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corblimey has got too many books

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  • 48. Emergence: The Connected Lives of Ants, Brains, Cities and Software (Johnson). Started out pretty interesting, but when it got into software and internet related guff, I lost interest: partly because it's already outdated and partly because it appeared to be an ad for SimCity for the most part. The idea behind it was still quite engaging, but I'm rapidly coming to the conclusion that these sort of 'theoretical' books aren't for me.

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  • O. Imperium (Harris). I readily admit I spent a lot of the novel being confused by the various characters since about 90% of them have a name starting with C, but then I found the dramatis personae listing at the back and referred to it heavily for the rest of the book. Whether this is a failure of the book, or I lost concentration because I was only reading half a dozen pages per night, I don't know. Pretty good book nonetheless, although it reads like 2 short stories about Cicero rather than a coherent piece. It's based on historical facts with Harris' liberal sprinkling of 'this might be the way it happened' throughout and probably ends up being a lot more dramatic than it actually was.

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  • 49. Story of Ireland (Hegarty). At school, I hated History with a passion (only equalled by my hatred of Geography). I didn't retain any knowledge, and have always felt a little smaller and sadder for it. I spent this summer traipsing around Ireland's historical spots, and so when I returned, I picked up this short history which sweeps from the 5th century up to the present day. Although some aspects are summarised rather sharply and some tend to stretch (the 1916 Rising is given one paragraph, basically; the troubles in Northern Ireland seem to go on a bit), it's a great and engrossing history for someone who can only vaguely remember names like Brian Boru, Padraig Pearse and some bloke called Charles Haughey.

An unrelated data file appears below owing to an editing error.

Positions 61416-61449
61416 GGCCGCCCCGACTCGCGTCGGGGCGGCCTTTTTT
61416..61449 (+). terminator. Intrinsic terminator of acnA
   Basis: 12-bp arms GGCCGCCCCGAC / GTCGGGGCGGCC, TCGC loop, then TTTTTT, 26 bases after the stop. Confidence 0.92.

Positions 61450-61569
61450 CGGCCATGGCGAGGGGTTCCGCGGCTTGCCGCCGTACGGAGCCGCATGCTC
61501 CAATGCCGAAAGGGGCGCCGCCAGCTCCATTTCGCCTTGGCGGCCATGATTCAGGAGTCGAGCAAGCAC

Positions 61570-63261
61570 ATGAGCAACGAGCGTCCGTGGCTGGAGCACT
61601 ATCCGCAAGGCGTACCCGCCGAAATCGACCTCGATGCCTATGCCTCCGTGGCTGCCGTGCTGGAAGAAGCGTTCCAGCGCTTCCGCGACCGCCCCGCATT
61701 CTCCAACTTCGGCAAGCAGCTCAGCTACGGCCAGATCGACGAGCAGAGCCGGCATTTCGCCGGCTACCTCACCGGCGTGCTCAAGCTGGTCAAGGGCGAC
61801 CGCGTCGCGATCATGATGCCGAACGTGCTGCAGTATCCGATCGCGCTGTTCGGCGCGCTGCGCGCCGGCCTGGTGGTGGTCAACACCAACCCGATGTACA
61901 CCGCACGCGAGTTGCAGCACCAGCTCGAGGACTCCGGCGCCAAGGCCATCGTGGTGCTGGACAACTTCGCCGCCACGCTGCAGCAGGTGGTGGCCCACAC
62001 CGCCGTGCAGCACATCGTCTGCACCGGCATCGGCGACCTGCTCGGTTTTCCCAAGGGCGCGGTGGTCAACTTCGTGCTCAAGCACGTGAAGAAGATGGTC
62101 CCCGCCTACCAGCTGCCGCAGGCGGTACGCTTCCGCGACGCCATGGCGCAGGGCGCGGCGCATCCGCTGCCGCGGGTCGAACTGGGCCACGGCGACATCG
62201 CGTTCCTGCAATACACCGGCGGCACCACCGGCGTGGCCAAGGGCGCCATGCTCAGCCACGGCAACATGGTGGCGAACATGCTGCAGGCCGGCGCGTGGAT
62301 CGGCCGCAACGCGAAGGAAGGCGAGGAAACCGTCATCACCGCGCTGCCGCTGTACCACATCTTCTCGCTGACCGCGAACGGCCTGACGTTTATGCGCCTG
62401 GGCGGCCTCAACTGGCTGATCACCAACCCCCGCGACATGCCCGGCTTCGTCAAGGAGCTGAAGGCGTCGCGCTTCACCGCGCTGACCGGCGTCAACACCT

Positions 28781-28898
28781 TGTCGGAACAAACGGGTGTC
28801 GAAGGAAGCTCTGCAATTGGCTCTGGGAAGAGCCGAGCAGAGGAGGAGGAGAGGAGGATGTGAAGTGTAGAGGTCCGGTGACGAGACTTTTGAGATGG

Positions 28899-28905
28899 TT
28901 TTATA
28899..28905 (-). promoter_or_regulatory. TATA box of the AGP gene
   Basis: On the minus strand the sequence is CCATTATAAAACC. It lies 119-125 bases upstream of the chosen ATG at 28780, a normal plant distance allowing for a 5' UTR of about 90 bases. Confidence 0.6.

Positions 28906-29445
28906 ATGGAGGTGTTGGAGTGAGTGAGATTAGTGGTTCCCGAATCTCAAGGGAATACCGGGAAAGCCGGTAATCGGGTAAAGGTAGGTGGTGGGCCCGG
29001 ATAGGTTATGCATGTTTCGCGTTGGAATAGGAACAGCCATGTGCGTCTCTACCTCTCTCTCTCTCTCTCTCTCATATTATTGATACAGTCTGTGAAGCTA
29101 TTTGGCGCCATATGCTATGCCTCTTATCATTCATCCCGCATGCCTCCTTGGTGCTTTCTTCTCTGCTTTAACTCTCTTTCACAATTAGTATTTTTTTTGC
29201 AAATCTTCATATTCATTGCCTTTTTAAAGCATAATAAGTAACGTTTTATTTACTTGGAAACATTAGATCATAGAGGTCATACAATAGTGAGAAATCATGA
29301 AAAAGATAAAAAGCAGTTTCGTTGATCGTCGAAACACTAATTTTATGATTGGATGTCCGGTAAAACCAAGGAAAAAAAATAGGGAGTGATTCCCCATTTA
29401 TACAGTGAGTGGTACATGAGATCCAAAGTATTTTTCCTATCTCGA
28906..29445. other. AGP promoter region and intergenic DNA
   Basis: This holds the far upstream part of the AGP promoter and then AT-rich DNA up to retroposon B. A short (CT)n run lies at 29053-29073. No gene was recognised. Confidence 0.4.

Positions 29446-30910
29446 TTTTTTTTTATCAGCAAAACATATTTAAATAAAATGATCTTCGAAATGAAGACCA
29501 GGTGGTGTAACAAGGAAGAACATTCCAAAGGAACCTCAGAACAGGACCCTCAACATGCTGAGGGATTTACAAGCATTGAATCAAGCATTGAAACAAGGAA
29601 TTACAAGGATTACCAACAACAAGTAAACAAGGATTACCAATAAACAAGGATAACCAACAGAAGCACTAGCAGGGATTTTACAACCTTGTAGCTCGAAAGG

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  • P. Very British Problems (Temple). Typical Christmas cash-in stocking filler, so I gave it a read before passing it on. It's from the VeryBritishProblems twitter thing, which I've thought can be applied to Irish "problems" too. Mostly amusing, it's basically a compendium of past tweets with some dodgy filler material that doesn't hold up. So half the book is pretty good.

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  • Fifty extra books read this year! I'm surely the most read man in Cork.

    50. The First Crusade (Asbridge). A 'factional' account of the first crusade launched by Pope Urban's speech which fired some 100,000 Christians to go kill and destroy their fellow man in Eastern Europe for really no good reason. For the subject matter, it was extremely academically written and contained an awful lot of conjecture and guessing, albeit necessary given the lack of documentary evidence. Didn't enjoy it, and actually fell asleep in the middle of it a few times.